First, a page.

|Naval History of Great Britain - Vol III
||British and French Fleets - Mediterranean
At 5 p.m. the Amazon and Phœbe joined the vice-admiral ; at which time the French fleet, counted at 14 sail of ships, was standing off and on between Cape Sepet and the last-named island. At 6 p.m. the lee division again hove to for a short time. At 7 p.m. the Incorruptible, Sirène, and Furet joined their fleet ; which, having effected the apparent object of the sally, now stood back into port, and was followed, until well inside of Sepet, by Lord Nelson and his division.
This would have passed off as an occurrence of no moment, had not M. La Touche-Tréville thought proper to make it the subject of an official communication to his government. He admits having sent the two frigates and a brig-corvette to cruise in the bay of Hyères; as well as that he sailed out, with the whole of his fleet, to prevent their retreat from being cut off by a line-of-battle ship and two frigates detached by Lord Nelson. He states truly, that the latter, upon this, recalled his detached ships, but most untruly, that the British admiral " ran away. "
What Lord Nelson thought of the French admiral's exploit may be gathered from a letter which, on the 18th of June, he wrote to Sir John Acton: " Mons. La Touche came out on the 14th. I was off the Hières with five ships ; he had eight of the line and six frigates. In the evening he stood under Sepet again, and, I believe I may call it, we chased him into Toulon the morning of the 15th. I am satisfied he meant nothing beyond a gasconade ; but am confident, when he is ordered for any service, that he will risk falling in with us, and the event of a battle, to try and accomplish his orders. " * It was not until some weeks after the date of this letter that Lord Nelson saw a copy of the official one of M. La Touche. † The statement of the French admiral gave his lordship much more concern than it ought to have done ; so much indeed, that he transmitted a copy of the Victory's log to the admiralty. It was sufficient for M. La Touche that his assertion, taken in a larger sense than he had probably anticipated, that of having chased the British admiral with all the latter's 10 sail of the line present, gained credence in a quarter which immediately promoted him from " un grand officier de la légion d'honneur," to " un grand officier de l'empire," and conferred upon him, also, the lucrative appointment of " inspecteur des côtes de la Méditerranée."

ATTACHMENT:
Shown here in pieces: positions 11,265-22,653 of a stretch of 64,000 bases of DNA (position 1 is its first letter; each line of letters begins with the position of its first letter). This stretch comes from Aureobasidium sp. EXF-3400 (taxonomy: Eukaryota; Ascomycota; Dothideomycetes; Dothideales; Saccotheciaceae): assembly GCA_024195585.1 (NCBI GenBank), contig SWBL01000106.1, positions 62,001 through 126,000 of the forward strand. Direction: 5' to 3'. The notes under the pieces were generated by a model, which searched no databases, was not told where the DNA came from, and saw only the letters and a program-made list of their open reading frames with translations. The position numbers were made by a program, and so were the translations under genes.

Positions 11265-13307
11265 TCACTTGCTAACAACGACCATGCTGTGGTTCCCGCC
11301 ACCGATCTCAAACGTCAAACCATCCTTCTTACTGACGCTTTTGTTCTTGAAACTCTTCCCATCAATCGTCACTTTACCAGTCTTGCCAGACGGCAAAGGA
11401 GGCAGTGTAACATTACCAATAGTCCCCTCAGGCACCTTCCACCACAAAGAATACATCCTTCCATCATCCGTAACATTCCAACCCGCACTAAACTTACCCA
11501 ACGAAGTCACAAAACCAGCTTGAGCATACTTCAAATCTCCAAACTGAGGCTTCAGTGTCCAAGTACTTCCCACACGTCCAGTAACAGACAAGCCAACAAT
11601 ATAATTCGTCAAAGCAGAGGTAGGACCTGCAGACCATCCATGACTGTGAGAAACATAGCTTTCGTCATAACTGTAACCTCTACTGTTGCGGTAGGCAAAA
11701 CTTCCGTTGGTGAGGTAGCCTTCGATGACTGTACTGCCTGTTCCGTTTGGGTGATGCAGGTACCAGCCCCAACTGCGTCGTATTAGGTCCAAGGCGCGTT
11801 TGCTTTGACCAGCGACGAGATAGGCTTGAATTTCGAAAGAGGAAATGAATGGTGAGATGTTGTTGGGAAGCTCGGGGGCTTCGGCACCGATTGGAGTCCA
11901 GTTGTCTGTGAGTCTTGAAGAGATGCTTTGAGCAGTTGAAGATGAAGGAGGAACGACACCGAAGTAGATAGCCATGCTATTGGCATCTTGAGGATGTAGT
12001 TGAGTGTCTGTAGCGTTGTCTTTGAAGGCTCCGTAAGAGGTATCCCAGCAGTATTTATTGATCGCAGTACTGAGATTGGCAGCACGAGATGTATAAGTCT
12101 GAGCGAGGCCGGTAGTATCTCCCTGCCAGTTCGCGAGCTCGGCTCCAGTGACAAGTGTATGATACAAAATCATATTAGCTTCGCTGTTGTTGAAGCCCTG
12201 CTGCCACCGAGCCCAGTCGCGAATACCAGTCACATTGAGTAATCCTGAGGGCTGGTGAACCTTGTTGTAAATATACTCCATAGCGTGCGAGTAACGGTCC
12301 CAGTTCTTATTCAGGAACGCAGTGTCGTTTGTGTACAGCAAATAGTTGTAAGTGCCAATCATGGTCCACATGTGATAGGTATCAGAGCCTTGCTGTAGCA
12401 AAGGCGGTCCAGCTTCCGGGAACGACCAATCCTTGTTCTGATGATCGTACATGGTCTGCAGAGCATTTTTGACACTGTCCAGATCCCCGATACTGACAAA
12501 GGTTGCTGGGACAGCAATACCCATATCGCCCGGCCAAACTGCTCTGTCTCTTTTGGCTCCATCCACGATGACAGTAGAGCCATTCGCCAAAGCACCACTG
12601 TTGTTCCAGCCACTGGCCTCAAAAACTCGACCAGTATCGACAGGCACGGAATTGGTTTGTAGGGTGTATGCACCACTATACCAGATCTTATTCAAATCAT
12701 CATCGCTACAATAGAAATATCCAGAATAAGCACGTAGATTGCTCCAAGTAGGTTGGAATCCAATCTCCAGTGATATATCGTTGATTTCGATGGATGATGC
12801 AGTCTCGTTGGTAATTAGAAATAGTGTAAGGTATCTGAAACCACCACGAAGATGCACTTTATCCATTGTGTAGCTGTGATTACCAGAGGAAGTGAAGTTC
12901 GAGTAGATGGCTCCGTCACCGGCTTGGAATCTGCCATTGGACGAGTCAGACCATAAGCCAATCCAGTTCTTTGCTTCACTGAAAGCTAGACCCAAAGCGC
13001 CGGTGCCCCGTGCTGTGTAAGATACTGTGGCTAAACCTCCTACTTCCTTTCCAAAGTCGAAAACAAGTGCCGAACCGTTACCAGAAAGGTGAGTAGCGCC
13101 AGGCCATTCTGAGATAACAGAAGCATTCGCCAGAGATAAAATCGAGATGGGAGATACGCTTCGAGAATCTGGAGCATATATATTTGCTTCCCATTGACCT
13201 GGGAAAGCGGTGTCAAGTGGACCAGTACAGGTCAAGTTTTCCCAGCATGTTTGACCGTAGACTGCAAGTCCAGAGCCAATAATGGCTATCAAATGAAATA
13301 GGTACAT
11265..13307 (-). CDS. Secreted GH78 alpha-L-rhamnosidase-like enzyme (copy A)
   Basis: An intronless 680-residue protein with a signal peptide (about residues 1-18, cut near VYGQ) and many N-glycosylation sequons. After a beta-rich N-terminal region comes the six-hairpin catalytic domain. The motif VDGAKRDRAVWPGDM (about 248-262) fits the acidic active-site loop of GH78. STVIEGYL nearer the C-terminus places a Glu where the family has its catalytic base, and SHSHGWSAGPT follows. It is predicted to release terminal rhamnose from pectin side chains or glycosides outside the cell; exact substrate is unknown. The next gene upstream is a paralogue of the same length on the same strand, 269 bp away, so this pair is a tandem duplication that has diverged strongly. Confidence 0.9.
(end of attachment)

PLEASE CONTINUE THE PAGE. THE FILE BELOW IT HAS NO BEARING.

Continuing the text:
Napoléon's letter, apprizing M. La Touche-Tréville of the manner in which he had rewarded his gallantry, is dated at Malmaison, the 2d of July, and contains some important directions relative to the proceedings of the Toulon fleet. The vice-admiral is informed, that two battalions of picked troops of the line consisting of 800 men each, have received orders to embark
* Clarke and M'Arthur, vol. ii., p. 372.
† For a transcript of the original letter, see Appendix No. 26.
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